Editor's note: This blog is reposted with permission from the United States Geological Survey Astrogeology Science Center website. Images have been added by me. My favorite place to browse these images is midnightplanets.com. My favorite place to follow the rover's driving progress is curiositylog.com. Read this for an introduction to Herkenhoff's blog posts. --ESL
Sol 438: Driving to Cooperstown (29 October 2013)
Last weekend's 3-sol plan included back-to-back drives on Sols 436 and 437. This is the first time in the mission that this has been attempted. There was no tactical planning on Monday to allow Mars and Earth time to synch up, but the rover drivers reviewed the available data before giving their go for the second drive. There was applause during the SOWG meeting when the rover drivers announced that both drives had completed successfully!
This morning, planning started at 6:00 PDT, earlier than usual, to give us enough time to complete planning before the commands must be sent to the rover this afternoon. So we are sort of back on Mars time today, which is exciting enough that I had no trouble getting up before dawn. I'm MAHLI/MARDI uplink lead today, planning the usual images after another drive toward the second waypoint, called Cooperstown.
Sol 440: Low Scarp (31 October 2013)
The rover is very close to a low scarp that is the target for contact science this weekend. The Sol 440 plan includes a bunch of targeted ChemCam and Mastcam observations, followed by a short drive (or "bump") to the low scarp dubbed "Cooperstown." The planning schedule is tight, so we started at 7 AM this morning to give us time to check all the command sequences before they have to be sent to the rover this evening. I'm SOWG Chair today and tomorrow. If the Sol 440 drive goes well, we will be planning lots of remote sensing and contact science for the weekend.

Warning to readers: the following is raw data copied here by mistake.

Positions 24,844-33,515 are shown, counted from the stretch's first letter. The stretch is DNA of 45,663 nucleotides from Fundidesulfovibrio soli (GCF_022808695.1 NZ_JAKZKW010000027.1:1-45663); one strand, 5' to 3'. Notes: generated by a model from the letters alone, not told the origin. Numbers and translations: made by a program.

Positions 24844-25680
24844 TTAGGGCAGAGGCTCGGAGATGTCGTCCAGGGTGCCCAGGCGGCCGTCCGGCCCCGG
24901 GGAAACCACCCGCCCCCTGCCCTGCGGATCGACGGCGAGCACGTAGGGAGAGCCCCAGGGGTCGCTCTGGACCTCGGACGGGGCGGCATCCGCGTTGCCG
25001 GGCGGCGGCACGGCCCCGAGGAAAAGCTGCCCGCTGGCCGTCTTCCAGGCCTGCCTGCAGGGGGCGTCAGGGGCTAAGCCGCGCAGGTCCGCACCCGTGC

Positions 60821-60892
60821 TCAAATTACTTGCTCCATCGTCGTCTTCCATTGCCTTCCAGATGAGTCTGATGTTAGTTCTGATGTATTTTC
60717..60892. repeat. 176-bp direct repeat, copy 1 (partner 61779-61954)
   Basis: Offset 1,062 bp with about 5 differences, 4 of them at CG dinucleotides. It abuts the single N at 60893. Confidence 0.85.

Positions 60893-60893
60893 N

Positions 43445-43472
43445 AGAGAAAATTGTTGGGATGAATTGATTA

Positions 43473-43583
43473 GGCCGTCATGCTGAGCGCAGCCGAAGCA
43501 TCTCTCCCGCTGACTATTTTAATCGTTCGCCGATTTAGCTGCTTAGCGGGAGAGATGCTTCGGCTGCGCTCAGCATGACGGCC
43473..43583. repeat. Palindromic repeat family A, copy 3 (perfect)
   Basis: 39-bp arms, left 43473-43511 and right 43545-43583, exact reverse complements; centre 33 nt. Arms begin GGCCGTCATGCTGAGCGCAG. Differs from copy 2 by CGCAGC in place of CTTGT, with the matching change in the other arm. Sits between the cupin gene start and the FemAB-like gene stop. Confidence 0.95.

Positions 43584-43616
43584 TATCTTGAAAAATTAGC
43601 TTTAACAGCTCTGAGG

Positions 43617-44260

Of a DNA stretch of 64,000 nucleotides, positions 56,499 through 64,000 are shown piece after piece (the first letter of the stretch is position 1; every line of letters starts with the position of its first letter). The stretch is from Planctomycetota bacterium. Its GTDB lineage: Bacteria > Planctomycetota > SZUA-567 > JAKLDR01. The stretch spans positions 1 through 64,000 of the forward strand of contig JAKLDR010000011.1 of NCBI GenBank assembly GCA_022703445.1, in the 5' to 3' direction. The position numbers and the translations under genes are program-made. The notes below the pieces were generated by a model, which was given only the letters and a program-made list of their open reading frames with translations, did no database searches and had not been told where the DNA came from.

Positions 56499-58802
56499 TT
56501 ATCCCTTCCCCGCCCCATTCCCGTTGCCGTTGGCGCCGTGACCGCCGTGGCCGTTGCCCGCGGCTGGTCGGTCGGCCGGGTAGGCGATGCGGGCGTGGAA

Sol 441 - 443: Deploying the Arm (1 November 2013)
Planning started at 6:30 this morning to allow enough time to plan 3 sols before we have to send the command sequences to the rover by 19:00 this evening. The science theme groups requested lots of good observations, expecting that they wouldn't all fit into the plan. It was therefore a hectic day, but all of the science observations made it into the plan! After taking lots of ChemCam and Mastcam data, the arm will be deployed to acquire MAHLI images and elemental chemical data using APXS. On the last sol, the arm will be stowed in preparation for an upgrade of flight software that will take all next week.
Flight Software Upgrades (7 November 2013)
There are no science observations planned this week while the rover flight software is upgraded. This upgrade was planned well in advance, and if all goes well science and drive planning will resume on Monday.
Editor's note: an unexpected software anomaly occurred during the upgrade. Here is a November 8 JPL release regarding the warm reset, and a November 12 release stating that the rover was out of safe mode and ready to return to work. --ESL
Sol 451: Recovering (12 November 2013)
I'm SOWG Chair today, but focused on tomorrow's plan because Sol 451 is dedicated to recovering from last week's software anomaly. So far, the recovery is going well and we are planning to resume normal science operations on Sol 452. We have received lots of data acquired during the Cooperstown contact science campaign and are happy with the results.
Editor's note: Curiosity departed Cooperstown with a drive today, sol 453, resuming her drive toward Mount Sharp.